Electronic Theses and Dissertations

Date of Award


Document Type


Degree Name

Ph.D. in Engineering Science


Civil Engineering

First Advisor

Waheed Uddin

Second Advisor

Tyrus McCarty

Third Advisor

Ahmed Al-Ostaz

Relational Format



Extreme weather events are occurring at an increasing ferocity and frequency. Floods are the most comand damaging natural disaster. More than 4,400 occurrences of flood disasters have been reported globally between 1900 and 2016. As a result, around seven million people were killed and millions more were displaced. Climate impacts are expected to intensify weather related flooding events, and sea level rise expected worldwide will increase the risk of coastal disasters. Transportation infrastructure, vital to the economy and society of every country, is especially prone to the inland and coastal floods. Bridge structures are under the constant threat of these natural disasters. Superstructures can be washed away due to lateral forces generated by floodwater. Floodwater can also accelerate scouring around bridge piers, which often contributes to bridge failures. This research used the results of an extreme flood simulation conducted by the Center for Advanced Infrastructure Technology at the University of Mississippi. A flood inundation model was implemented for an extreme flood scenario at a floodplain site of Little Tallahatchie River in Northern Mississippi that featured surface transportation corridor sites and other infrastructure assets. Geospatial analysis of flood inundation mapping and simulation results shothat total flood inundation covered an area of 22.46 sq mi2 (58.16 sq km2) in the floodplain, where maximum floodwater depth reached up to 34.19 ft (10.42 m) within the inundation area. The results of the extreme flood simulation were used for assessing structural integrity of a bridge structure subject to lateral floodwater forces, with primary focus on the superstructure. A Three Dimensional-Finite Element model of US-51 Highway bridge, located in the floodplain site, was developed for flood impact analysis considering bridge girder-deck superstructure, bearings, pile caps and piers. The numerical results of finite element simulation shothat the bridge superstructure displaced 2.42 m under the lateral hydrodynamic force of floodwater. The dowel bars inserted at the bottom of each girder end through bearing to the top end of pile cap, failed in shear against lateral floodwater forces. This would lead to the failure of US-51 Highway bridge superstructure if an extreme flood event occurs in real life. A framework for structural integrity assessment of bridge structures is presented with Flood Resiliency Index. Recommendations for design enhancements and hardening of bridges are discussed for flood disaster resilience. An enhanced geospatial decision support system is recommended considering “vertical underclearance” criteria for bridge superstructure height above the channel and “flood probability” related to flood occurrence in 10, 50, 100, 500 and 1,000 years. These flood resilience parameters are missing from the traditional bridge management system (BMS) framework. Enhancing the current practice of BMS is proposed using optimization based prioritization of flood disaster vulnerable bridges, which considers vertical underclearance criteria, flood disaster risk probability and life cycle cost analysis. For this purpose, a Flood Vulnerability Rating (FVR) is proposed on a scale of 1 (catastrophic risk) to 6 (very low risk). The FVR scale was used for a case study of 270 bridges on major rivers in the state of Mississippi, which were analyzed using an optimization objective function to maximize benefits considering reconstruction/hardening costs and indirect benefits (cost avoidance from traffic disruption and economic loss related to bridge failure). Based on the present-worth life cycle analysis, total life cycle costs for the agency’s pre-planned bridge hardening for flood resilience was 59.3% less than the case of no hardening of the same bridge. This dissertation advances flood risk assessment and resilience management methodologies for transportation infrastructure in the United States and across the globe.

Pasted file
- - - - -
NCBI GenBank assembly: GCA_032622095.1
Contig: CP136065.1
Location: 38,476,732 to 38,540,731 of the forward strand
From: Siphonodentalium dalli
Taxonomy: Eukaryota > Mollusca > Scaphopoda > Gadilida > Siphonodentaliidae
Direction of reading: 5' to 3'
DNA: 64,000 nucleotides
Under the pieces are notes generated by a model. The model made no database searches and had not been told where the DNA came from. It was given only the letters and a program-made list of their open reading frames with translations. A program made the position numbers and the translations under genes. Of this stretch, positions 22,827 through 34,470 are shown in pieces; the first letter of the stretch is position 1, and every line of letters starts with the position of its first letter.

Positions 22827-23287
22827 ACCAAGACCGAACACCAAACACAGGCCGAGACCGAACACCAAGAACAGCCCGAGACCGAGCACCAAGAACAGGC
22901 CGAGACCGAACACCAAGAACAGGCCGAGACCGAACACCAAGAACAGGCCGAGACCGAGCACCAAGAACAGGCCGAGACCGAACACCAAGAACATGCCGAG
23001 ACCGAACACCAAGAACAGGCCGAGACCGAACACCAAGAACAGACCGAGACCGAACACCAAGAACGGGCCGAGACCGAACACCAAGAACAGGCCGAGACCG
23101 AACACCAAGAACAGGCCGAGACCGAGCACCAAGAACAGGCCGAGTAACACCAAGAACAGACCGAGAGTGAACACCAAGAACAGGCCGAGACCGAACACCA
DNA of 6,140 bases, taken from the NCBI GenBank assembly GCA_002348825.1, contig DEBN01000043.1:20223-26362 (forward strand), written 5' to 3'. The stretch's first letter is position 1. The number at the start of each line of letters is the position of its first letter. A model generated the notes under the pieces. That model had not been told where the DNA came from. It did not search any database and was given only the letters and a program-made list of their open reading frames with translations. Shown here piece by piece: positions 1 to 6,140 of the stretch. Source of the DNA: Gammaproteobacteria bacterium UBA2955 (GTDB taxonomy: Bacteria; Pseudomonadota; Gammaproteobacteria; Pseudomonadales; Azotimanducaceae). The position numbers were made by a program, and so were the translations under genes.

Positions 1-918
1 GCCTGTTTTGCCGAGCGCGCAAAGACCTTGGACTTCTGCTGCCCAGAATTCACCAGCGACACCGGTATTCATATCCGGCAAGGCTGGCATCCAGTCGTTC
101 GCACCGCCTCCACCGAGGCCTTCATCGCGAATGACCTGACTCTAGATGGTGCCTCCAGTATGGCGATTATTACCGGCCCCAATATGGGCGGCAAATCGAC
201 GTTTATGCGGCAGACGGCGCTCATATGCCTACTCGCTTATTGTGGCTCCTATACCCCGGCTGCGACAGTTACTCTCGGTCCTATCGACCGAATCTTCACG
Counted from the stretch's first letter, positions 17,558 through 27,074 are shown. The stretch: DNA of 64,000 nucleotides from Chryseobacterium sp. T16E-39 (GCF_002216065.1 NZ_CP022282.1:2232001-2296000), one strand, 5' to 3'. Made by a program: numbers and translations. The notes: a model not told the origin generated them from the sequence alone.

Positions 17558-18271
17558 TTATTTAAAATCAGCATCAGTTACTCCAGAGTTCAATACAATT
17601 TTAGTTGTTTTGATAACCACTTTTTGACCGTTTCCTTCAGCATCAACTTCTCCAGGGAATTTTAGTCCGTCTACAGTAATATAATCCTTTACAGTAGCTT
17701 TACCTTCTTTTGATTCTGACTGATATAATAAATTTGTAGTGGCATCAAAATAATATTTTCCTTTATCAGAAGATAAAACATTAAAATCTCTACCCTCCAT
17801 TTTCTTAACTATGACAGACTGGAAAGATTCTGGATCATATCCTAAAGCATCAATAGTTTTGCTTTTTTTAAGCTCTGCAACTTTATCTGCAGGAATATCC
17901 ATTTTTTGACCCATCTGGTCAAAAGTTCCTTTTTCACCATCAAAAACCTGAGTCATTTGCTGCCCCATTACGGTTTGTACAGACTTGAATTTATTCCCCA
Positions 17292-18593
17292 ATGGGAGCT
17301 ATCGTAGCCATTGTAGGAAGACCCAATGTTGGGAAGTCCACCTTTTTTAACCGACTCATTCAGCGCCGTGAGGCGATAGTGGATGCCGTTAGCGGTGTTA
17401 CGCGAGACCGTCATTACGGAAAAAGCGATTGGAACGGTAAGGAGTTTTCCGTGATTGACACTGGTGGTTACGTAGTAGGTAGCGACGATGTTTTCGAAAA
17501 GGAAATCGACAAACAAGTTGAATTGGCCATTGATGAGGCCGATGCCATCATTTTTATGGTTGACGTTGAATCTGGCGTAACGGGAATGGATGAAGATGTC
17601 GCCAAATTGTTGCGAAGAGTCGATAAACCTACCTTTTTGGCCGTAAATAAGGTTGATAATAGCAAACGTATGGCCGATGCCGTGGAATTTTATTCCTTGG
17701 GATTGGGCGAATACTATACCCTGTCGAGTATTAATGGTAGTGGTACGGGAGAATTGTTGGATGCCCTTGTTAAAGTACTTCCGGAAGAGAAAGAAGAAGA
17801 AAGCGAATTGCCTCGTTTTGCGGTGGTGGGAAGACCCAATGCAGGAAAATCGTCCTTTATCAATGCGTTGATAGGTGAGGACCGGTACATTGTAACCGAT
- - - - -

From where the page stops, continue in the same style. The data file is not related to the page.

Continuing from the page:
Emphasis: Civil Engineering



To view the content in your browser, please download Adobe Reader or, alternately,
you may Download the file to your hard drive.

NOTE: The latest versions of Adobe Reader do not support viewing PDF files within Firefox on Mac OS and if you are using a modern (Intel) Mac, there is no official plugin for viewing PDF files within the browser window.